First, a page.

Council closes tortoise sanctuary to the public

Image caption Council officers said tortoises were "wild animals" and needed to be covered by the licence

A tortoise sanctuary in Cornwall has finally closed after its owner failed to register it as a zoo.

Joy Bloor had been given 28 days by Cornwall Council to obtain a zoo licence for the Tortoise Garden, in Sticker, St Austell.

Council officers said tortoises were "wild animals" and needed to be covered by the licence.

Ms Bloor, who has run the garden for 12 years, had maintained it was a sanctuary and not a zoo.

'Humble garden pets'

Following a complaint to Cornwall Council in 2009 by a prominent animal rights organisation, the council took the decision to reclassify the sanctuary as a zoo and insisted it should be licensed under the Zoo Licensing Act 1981.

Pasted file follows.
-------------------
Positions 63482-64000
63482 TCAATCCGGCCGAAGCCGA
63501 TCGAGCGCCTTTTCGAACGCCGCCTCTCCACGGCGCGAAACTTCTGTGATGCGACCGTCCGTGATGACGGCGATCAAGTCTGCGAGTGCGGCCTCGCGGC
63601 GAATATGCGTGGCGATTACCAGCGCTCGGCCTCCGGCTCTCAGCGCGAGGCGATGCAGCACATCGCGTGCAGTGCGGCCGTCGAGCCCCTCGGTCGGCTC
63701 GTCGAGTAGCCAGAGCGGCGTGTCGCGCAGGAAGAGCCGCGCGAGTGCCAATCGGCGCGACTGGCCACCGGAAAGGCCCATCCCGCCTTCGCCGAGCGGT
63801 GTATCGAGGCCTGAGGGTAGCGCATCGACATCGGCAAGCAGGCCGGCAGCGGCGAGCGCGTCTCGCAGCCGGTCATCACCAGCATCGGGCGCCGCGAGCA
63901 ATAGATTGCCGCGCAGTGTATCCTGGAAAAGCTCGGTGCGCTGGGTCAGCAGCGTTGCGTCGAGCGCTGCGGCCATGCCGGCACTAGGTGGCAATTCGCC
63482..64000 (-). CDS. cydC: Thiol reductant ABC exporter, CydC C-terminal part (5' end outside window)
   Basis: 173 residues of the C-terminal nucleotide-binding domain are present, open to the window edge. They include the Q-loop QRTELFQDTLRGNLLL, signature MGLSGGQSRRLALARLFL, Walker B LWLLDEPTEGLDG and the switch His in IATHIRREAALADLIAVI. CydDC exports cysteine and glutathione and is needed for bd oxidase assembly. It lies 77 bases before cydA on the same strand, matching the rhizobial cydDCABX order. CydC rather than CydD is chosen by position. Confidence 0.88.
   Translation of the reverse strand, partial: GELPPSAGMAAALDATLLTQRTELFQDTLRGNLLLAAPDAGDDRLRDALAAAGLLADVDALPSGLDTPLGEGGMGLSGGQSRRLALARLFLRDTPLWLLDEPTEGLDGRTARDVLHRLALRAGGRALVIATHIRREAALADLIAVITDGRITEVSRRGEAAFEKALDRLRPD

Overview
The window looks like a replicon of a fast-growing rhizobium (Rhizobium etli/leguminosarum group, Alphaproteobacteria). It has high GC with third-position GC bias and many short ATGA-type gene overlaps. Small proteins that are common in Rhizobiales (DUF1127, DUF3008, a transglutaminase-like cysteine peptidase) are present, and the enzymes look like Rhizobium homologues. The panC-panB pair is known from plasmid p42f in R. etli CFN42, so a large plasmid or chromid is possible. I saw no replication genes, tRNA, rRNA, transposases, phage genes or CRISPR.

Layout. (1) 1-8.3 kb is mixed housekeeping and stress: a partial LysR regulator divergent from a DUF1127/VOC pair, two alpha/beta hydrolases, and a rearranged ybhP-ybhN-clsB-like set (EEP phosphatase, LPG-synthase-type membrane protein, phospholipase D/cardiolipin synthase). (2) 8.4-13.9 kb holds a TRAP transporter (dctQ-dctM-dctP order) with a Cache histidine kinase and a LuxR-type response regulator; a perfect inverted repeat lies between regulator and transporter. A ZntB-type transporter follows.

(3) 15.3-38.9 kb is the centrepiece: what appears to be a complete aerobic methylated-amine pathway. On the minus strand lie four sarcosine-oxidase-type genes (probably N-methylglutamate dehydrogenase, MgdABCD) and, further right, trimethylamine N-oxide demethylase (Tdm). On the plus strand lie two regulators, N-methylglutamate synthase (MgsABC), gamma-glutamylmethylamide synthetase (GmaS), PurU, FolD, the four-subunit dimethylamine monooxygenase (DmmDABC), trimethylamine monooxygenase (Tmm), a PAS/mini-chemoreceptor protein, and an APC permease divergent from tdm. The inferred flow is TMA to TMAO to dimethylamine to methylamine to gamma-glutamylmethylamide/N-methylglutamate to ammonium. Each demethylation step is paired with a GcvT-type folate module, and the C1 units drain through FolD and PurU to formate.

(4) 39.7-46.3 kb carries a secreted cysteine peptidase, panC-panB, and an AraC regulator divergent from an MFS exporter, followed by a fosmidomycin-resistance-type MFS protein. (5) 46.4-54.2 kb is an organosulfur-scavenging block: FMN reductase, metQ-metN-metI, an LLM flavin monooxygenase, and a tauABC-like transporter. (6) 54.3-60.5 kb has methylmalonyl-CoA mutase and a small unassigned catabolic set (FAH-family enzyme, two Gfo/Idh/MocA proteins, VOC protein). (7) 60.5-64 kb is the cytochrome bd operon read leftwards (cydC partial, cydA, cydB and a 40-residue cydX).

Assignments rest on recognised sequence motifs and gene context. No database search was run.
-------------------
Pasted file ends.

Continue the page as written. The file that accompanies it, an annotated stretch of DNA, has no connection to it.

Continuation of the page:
Ms Bloor said she was unable to pay the costs she would incur by obtaining the licence.

The zoo licence costs £275 for the first four years.

In addition there are fees for government-appointed inspectors to assess their site when they apply for a licence along with subsequent formal inspections.

Ms Bloor said: "I would like to thank all those people who have worked tirelessly on my behalf and all members of the public for their support.

"It is with much regret that I have come to this decision but have decided it is the best thing for the tortoises."

However, a number of people who have worked at the sanctuary said they would try to find ways of reopening.

Geoff Lean said: "Some zoological experts will class tortoises as wild animals because they're not been inter-bred."

He added: "They're not in the food trade, they're not in the best-in-show business, they're just humble little garden pets."

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